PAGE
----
Investing in a tax-efficient mutual fund, especially for taxpayers that don’t have a tax-deferred or tax-free account, is another way to reduce tax liability. A tax-efficient mutual fund is taxed at a lower rate relative to other mutual funds. These funds typically generate lower rates of returns through dividends or capital gains compared to the average mutual fund. Small-cap stock funds and funds that are passively-managed, such as index funds and exchange-traded funds (ETFs), are good examples of mutual funds that generate little to no interest income or dividends.

Long-Term Capital Gains and Losses

A taxpayer can achieve tax efficiency by holding stocks for more than a year, which will subject the investor to the more favorable long-term capital gains rate, rather than the ordinary income tax rate that is applied to investments held for less than a year. In addition, offsetting taxable capital gains with current or past capital losses can reduce the amount of investment profit that is taxed.

Tax-Exempt Bonds

A bond investor can opt for municipal bonds over corporate bonds, given that the former is exempt from taxes at the federal level. If the investor purchases a muni bond issued in their state of residency, the coupon payments made on the bond may also be exempt from state taxes.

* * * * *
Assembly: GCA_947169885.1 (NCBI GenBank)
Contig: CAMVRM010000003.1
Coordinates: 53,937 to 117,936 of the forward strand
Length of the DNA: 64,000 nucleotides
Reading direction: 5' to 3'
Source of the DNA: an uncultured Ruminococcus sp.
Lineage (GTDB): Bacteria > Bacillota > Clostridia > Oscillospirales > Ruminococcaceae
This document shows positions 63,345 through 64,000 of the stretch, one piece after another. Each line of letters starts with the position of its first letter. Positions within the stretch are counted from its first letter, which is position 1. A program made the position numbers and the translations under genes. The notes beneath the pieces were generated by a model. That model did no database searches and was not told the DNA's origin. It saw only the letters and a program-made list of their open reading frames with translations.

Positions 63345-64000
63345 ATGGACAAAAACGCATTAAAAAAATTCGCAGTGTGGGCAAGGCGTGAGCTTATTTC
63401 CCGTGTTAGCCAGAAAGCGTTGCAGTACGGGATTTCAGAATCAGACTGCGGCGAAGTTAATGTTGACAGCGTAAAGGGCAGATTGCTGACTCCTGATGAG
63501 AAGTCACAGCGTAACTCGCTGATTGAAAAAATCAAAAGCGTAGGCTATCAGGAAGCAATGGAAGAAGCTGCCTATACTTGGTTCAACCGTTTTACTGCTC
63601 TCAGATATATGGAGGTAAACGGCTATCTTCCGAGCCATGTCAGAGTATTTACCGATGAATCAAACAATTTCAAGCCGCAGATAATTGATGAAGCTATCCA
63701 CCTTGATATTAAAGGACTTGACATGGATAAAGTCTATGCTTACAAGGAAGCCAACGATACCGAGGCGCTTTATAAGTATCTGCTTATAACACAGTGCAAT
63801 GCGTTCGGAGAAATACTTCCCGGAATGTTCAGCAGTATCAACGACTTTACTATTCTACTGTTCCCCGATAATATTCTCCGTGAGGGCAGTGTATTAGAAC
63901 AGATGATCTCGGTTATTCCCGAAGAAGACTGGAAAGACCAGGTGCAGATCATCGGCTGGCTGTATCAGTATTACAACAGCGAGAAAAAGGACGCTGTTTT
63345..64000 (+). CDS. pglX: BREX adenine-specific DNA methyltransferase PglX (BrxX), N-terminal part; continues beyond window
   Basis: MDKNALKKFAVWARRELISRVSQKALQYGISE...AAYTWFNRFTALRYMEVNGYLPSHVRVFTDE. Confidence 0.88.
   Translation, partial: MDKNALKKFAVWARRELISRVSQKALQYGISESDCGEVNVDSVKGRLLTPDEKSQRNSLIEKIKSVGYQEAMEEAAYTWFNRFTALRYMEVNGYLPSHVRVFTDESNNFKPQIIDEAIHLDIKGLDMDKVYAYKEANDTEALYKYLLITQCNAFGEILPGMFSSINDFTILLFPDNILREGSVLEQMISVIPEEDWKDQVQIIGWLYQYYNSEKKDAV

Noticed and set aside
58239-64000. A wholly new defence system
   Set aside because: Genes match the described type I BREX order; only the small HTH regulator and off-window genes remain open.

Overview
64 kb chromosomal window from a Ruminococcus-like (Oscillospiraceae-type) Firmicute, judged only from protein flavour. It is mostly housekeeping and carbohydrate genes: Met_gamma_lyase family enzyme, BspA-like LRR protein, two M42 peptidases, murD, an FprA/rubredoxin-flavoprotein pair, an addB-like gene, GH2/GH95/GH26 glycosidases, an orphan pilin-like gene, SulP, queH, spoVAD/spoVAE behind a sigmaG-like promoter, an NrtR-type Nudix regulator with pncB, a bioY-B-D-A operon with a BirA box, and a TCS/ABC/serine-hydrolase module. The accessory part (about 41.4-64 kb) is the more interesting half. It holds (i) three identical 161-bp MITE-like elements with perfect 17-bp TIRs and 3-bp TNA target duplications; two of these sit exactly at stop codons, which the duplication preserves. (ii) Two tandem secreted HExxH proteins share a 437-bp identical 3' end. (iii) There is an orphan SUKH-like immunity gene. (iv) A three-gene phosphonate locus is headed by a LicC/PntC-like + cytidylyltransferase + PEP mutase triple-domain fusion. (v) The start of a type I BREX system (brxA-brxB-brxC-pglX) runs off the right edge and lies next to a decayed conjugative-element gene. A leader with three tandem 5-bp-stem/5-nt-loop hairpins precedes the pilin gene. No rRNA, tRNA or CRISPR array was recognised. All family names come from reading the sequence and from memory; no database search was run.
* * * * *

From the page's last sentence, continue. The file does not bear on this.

Irrevocable Trust

For estate planning purposes, the irrevocable trust is useful for people who want to gain estate tax efficiency. When an individual holds assets into this type of trust, they surrender incidents of ownership, because they cannot revoke the trust and take back the resources. As a result, when an irrevocable trust is funded, the property owner is, in effect, removing the assets from their taxable estate. Generation-skipping trusts, qualified personal residence trusts, grantor retained annuity trusts (GRAT), charitable lead trusts, and charitable remainder trusts are some of the irrevocable trusts that are used for estate tax efficiency purposes. On the other hand, a revocable trust is not tax-efficient because the trust can be revoked and, thus, assets held in it are still part of the estate for tax purposes.